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Wildlife in Tropical North Australia - A Tale of Two Lucky Skinks

July 02, 2012 | Comments: 0 | Views: 205

Another glorious morning in Tropical North Queensland's version of Winter. As usual, I was on the deck early, inhaling the daily wonder of our view across the valley to the mountain ranges, the silver gleam of the Coral Sea and the blue vastness above it.

Winter's only hint came in a cool breeze, shivering through the rainforest belt that borders our backyard garden. Sunshine sparkled on ripples near the steps of our swimming pool but I had no intention of getting wet.

We Northerners become total wimps in the Winter months, when overnight temperatures can descend to a low of 10 degrees Celsius - about 50 degrees Fahrenheit. If splashing is heard from a neighbour's pool, we know it's a Southern visitor taking the plunge.

I readied myself for my dose of Vitamin D from the Sun, glinting through gaps in the towering eucalyptus trees. One problem arose: where was I to sit? All the deck furniture was piled atop the tarpaulins that my partner draped over the deck, re-varnished only a few days earlier.

It would be unfair to interrupt my ever-obliging Bloke at that time. Out of earshot under the roaring exhaust fan in the kitchen, he was fully occupied with his monthly carnivore-cook-up of sausages for himself and our son.

A light-weight footstool belonging to my reclining lounge perched at the top of the pile. This item I could manage to extract by myself. Once lowered, the footstool posed another challenge: getting down onto it with my arthritis-damaged limbs. Getting up again was something I'd solve when the time came.

  • That time came just minutes into my morning bliss.

Over the soothing sounds of the pool filter's motor, I heard a frantic splashing in the water near the steps. I glimpsed lizard-legs and a tiny scaled head thrashing for its life as it got caught in the jet stream of the pool's outlet pipe. Grabbing a 'handle' of air, I got to my feet, knowing I couldn't call to my partner for help, knowing that I'd never negotiate the tarp-strewn deck, around to the pool-shed and return with the scoop before the reptile's time ran out. Within the pile of stacked deck chairs, an old bath towel hung. This could act as a lifeline, if the Skink didn't perceive it as a predator.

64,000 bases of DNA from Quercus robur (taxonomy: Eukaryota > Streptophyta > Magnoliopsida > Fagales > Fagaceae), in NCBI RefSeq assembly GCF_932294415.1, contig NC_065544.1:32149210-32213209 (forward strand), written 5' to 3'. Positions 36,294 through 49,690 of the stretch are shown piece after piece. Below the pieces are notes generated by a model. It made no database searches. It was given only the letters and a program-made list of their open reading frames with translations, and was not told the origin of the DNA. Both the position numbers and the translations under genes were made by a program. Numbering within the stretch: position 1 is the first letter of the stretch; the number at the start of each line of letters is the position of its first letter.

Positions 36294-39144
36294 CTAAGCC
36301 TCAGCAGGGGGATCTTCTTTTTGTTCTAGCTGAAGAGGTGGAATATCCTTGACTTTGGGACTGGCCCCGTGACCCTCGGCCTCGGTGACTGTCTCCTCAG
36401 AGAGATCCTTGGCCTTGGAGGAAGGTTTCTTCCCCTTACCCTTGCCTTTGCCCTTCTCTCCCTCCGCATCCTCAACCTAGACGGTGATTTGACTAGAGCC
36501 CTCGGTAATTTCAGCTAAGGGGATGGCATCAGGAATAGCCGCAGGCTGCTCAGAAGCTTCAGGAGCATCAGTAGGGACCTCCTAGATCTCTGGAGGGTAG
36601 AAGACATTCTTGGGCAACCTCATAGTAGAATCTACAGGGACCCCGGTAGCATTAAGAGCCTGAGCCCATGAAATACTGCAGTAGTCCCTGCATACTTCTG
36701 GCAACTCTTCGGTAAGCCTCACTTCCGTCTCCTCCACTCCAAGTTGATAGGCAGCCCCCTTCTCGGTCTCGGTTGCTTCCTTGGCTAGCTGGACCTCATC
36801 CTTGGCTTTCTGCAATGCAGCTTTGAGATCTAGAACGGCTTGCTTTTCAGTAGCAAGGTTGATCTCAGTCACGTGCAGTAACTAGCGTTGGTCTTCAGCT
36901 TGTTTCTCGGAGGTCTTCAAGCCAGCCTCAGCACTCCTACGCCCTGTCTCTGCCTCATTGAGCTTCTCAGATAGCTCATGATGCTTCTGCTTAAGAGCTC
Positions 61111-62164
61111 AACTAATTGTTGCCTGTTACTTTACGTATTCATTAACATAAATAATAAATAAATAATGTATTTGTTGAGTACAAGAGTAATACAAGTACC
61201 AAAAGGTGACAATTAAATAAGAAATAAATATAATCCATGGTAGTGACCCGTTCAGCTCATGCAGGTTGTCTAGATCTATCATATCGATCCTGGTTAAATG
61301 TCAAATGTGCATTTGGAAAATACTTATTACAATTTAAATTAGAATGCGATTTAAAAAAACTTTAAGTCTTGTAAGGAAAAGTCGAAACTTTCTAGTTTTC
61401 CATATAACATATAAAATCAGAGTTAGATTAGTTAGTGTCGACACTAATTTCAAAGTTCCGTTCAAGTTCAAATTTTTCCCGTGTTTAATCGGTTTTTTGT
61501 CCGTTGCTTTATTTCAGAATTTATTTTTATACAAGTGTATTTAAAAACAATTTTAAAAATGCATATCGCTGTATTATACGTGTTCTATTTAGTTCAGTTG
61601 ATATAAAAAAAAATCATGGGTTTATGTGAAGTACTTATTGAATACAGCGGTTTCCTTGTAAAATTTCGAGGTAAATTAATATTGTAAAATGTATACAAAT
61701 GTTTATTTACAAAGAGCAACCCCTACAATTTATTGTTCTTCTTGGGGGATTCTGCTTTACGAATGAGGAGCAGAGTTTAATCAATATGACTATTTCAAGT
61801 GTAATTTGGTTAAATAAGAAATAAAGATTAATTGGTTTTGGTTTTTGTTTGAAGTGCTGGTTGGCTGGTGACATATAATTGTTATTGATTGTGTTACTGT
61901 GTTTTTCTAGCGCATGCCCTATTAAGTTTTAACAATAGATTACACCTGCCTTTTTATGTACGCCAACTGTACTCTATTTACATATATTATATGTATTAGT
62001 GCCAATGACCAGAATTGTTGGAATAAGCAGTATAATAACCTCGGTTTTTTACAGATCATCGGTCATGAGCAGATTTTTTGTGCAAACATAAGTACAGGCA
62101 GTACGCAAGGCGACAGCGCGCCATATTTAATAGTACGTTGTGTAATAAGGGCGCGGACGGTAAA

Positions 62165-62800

• By now, the little animal was barely alert, managing a feeble hold on the edge, keeping its head above water. Keeping back from its line of sight, I inserted an edge of the towel to float a few inches from the Skink. Sluggish from its near-fatal bath, the Skink crawled up the folds of the towel. I had to shake it loose to nudge it onto the warm boards of the sunlit deck, holding my breath until its flanks started to move with a renewed heartbeat.

No sooner did my smile of relief begin, than it was wiped off by the sight of a second Skink floating towards the pool steps.It must have been in the water for a while. Its body was in the vertical position, limbs motionless, all energy dedicated to the vital effort of keeping its head above the surface.

  • Having seen this before, I knew there was every chance the animal could revive. But every second counts when a reptile is stressed by cold. The towel came into play again. I dangled it as far out as my arm could reach and chased alongside the hapless lizard as the filter-generated current swept it rapidly towards the deep end of the pool.

All ended well, of course. A pair of lucky Skinks survived with a tale for their tribe. And the Towel-Monster didn't even have to dip one of her toes in the cold, cold water.

Nature Note: Skinks are a family of reptiles, having many variations of body form, colouration and habits. They range in length from a couple of inches up to 12 inches and all but the Worm Skinks have four limbs with delicate fingers and toes. 375 species are known in Australia, some of them found only in Tropical North Queensland.

Dorothy Gauvin is the author of Conlan's Luck, An Epic Story of the Shearers' War. This little-known uprising of the 1890s has been called a 'Secret Civil War.' Scholarly texts have been published about this seminal and colourful period of Australian history, but Conlan's Luck seems to be the only novel yet published on the subject. Check out Dorothy's blog on the mystery,history and wildlife of Australia at http://www.bestbooksfor.com/oz-stories

Source: EzineArticles
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